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Oregon Legislative Update

Matt WingardCascade Commentary

Summary

The 2007 Oregon State Legislature is in full swing and it’s getting ugly fast for those of us who believe in individual liberty, economic opportunity and personal responsibility. Stay tuned for more updates from Cascade Policy Institute.

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The 2007 Oregon State Legislature is in full swing and it’s getting ugly fast for those of us who believe in individual liberty, economic opportunity and personal responsibility. One month into the session and Oregon’s new majority is already moving the following proposals:

Education: SB 392 requires every Oregon parent to send their child to Kindergarten, expanding the public school system by an additional year and ultimately expanding the Oregon Education Association, the public employee union that represents teachers. There is little evidence to suggest the additional year will dramatically change 3rd, 5th, 8th and 10th grade test results.

“The Oregon Department of Education finally admitted publicly that they are trying to close Oregon Connections Academy, the state’s largest online charter school.”

The Oregon Department of Education finally admitted publicly that they are trying to close Oregon Connections Academy, the state’s largest online charter school. The Department sponsored a bill last session that requires half of the students in any online charter school to reside in the district which chartered that school. This will keep other online schools from starting up, and could require ORCA to close in 2010 when its charter comes up for renewal. Supporters are trying to move HB 2037 that removes the 50 percent resident restriction, but the teachers union (OEA) opposes the bill. As it stands, the 1,500 students who already attend the charter school and want to graduate from ORCA have no champion in the Oregon State government.

At a hearing on the bill held on February 6th, I joined others in defending the educational rights of students and families to choose the best school for them, even if it’s an online school outside their own district.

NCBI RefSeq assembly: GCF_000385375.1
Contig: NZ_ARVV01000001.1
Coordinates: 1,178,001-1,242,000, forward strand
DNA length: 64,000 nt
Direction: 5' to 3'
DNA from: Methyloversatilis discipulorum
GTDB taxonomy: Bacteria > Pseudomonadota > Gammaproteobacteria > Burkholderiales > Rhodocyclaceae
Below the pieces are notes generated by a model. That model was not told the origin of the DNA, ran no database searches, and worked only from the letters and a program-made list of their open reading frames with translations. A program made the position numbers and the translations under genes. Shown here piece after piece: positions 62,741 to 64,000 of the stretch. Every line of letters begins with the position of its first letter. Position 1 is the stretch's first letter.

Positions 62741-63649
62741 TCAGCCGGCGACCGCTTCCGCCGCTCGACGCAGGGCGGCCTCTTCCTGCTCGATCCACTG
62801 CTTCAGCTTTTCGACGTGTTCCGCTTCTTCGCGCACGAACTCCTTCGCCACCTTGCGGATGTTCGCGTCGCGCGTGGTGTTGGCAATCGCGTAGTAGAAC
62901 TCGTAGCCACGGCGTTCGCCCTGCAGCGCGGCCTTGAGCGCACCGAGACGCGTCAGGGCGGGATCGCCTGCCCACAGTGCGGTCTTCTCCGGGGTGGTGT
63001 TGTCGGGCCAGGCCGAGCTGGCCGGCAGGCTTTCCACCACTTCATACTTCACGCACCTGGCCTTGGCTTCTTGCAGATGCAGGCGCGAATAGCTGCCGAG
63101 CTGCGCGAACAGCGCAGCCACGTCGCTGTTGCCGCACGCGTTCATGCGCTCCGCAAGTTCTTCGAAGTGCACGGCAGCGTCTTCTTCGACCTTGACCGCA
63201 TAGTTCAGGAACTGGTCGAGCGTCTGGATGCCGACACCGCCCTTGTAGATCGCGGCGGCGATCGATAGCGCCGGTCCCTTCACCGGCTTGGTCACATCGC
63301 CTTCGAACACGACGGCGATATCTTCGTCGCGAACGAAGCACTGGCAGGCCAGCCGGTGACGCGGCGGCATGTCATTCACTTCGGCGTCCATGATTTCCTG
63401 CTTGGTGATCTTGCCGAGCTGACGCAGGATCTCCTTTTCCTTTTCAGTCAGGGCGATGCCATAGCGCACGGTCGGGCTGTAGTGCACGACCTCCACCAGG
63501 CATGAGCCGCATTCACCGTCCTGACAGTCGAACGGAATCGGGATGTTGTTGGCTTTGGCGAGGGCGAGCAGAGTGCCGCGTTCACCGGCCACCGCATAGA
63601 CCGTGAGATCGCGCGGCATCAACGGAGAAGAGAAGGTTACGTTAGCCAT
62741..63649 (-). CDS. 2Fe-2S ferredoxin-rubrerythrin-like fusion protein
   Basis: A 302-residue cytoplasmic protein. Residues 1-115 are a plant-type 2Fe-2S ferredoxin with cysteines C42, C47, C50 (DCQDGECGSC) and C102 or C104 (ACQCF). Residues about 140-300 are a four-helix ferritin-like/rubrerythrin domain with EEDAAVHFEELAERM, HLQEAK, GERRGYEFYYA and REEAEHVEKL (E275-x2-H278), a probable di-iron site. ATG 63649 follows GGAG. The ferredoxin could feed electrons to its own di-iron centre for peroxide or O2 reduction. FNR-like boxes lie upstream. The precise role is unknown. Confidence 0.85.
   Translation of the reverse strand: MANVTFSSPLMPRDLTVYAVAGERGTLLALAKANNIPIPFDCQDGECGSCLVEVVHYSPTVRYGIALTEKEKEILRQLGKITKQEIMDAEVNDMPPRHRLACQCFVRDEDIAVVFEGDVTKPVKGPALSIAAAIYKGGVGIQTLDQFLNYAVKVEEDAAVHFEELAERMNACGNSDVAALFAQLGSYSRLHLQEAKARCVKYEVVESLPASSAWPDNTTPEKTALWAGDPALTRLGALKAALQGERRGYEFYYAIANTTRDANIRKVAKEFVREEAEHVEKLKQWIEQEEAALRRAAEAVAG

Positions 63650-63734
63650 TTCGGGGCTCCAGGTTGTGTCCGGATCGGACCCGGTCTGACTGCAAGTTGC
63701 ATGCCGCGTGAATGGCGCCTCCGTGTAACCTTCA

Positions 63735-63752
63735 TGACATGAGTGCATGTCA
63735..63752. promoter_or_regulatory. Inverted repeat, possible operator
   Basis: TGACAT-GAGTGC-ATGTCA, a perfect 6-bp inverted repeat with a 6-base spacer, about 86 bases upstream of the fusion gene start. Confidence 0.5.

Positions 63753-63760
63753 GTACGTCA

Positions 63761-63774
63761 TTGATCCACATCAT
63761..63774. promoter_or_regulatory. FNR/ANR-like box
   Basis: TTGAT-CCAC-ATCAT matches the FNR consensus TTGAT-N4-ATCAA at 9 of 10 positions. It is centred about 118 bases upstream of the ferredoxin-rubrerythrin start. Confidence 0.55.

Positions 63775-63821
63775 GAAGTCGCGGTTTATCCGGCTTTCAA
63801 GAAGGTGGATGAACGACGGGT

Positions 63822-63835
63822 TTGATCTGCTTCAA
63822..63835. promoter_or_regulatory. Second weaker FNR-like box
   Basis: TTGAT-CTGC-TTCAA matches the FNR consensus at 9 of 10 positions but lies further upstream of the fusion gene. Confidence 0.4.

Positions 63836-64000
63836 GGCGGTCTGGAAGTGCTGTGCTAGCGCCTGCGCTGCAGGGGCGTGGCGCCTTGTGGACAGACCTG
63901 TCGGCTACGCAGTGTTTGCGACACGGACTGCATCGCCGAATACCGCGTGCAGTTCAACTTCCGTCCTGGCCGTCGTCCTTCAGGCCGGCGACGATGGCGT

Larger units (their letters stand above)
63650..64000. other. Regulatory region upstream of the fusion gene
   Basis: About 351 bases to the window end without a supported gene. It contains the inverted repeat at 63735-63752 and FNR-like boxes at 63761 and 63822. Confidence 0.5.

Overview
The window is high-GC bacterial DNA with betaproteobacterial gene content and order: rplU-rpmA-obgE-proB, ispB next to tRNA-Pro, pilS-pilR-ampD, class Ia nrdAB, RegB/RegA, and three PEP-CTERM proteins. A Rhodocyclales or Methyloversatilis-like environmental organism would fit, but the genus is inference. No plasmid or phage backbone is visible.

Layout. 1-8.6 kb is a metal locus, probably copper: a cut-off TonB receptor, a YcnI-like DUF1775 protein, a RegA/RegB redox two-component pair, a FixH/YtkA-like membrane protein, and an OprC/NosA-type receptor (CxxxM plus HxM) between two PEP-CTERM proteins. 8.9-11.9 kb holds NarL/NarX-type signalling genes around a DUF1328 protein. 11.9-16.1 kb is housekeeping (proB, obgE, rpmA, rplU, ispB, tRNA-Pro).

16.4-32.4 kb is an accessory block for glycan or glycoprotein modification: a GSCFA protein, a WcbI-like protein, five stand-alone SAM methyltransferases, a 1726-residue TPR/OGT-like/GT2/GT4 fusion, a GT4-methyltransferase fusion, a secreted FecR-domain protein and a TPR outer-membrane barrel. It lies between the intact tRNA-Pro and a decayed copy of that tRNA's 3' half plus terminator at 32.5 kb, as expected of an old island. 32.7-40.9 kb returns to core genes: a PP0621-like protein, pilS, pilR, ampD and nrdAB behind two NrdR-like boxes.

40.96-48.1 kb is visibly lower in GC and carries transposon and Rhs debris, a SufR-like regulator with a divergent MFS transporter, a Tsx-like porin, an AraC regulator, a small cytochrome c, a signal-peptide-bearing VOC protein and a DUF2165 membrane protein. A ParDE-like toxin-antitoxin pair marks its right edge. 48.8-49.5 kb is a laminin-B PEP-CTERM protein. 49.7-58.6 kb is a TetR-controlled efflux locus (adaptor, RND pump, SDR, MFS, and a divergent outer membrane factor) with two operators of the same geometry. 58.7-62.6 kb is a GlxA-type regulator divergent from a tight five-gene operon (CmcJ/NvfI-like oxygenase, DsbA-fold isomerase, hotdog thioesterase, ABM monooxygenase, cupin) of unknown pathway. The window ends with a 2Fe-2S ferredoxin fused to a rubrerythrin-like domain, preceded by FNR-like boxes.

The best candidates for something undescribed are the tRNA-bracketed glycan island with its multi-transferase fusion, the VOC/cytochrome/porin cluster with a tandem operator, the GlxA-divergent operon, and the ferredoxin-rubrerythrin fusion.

The teachers union also will be pushing a bill this session to strangle all charter schools and force them into the union’s collective bargaining units. We’re still waiting for that bill to appear.

Energy: Legislators are moving a package of bills to give income and property tax breaks to ethanol and biofuel producers and users (HB 2210, HB 2211, HB 2212). These types of “incentives” will not likely produce the outcome government planners desire, and they seldom do more than enrich a few business people and farmers. Last session Democrats called tax credits such as these “Tax Expenditures” and cried that they stole money from public education. This session they are important and necessary and the loss to school funding has not been mentioned. Cascade President John Charles challenged the House Energy and Environment Committee on this issue.

Taxes: Besides all the hidden tax increases headed your way, there are a few that legislators won’t be hiding, such as ending the Corporate Kicker and putting it into a fund for education (SJR 3 and SB 48). They also intend to increase the cigarette tax to pay for health insurance for every child in families earning up to $75,000 (HB 2201). More tax increase ideas are sure to crop up as the session progresses.

Democracy: Two movements are underway at the Capitol that should give pause to anyone who supports democracy. The new Democrat majority in the Legislature is considering doing away with or greatly curtailing the ability to amend bills in committee and on the House and Senate floor. So called “Minority Reports” allow members to offer substitute language for bills facing a final vote before the entire membership. Without them, the process becomes far more dictatorial and less deliberative.

“There are too many bills to list this session that expand the scope and influence of the public employee unions….This is only the beginning.”

Secondly, the House Elections, Ethics and Rules Committee is holding hearings on how to “fix” Oregon’s initiative process. One concept being considered would require 10,000 signatures before petitioners could even receive a ballot title from the Secretary of State. That should give you a pretty good idea what they are after. HB 2082 is a classic example of legislation designed to make it harder to collect signatures and easier for the Secretary ofState to throw those signatures out. Any legislation that comes from this committee’s work will be designed to cripple the initiative process. These two items are direct attacks on the very concept of democratic rule.

Public Union Expansion: Portland Senator Kate Brown has sponsored a host of bills to expand public unions by including most supervisors (SB 400, SB 401, SB 402). This is concerning to organizations such as the League of Oregon Cities, but they are already exploring how to “compromise.” There are too many bills to list this session that expand the scope and influence of the public employee unions. As an example, Senator Ryan Deckert has a bill to create the Oregon Educators Benefit Board (SB 426) which would have the state providing health care packages for every teacher in the state (they are currently provided by each district).

This is only the beginning. After all, this is Oregon, where “we love dreamers!” Stay tuned for future updates from Cascade Policy Institute.

Matt Wingard is Director of the School Choice Project at Cascade Policy Institute, Oregon’s premier public policy research center. To read other publications of the School Choice Project, visit www.cascadepolicy.org.

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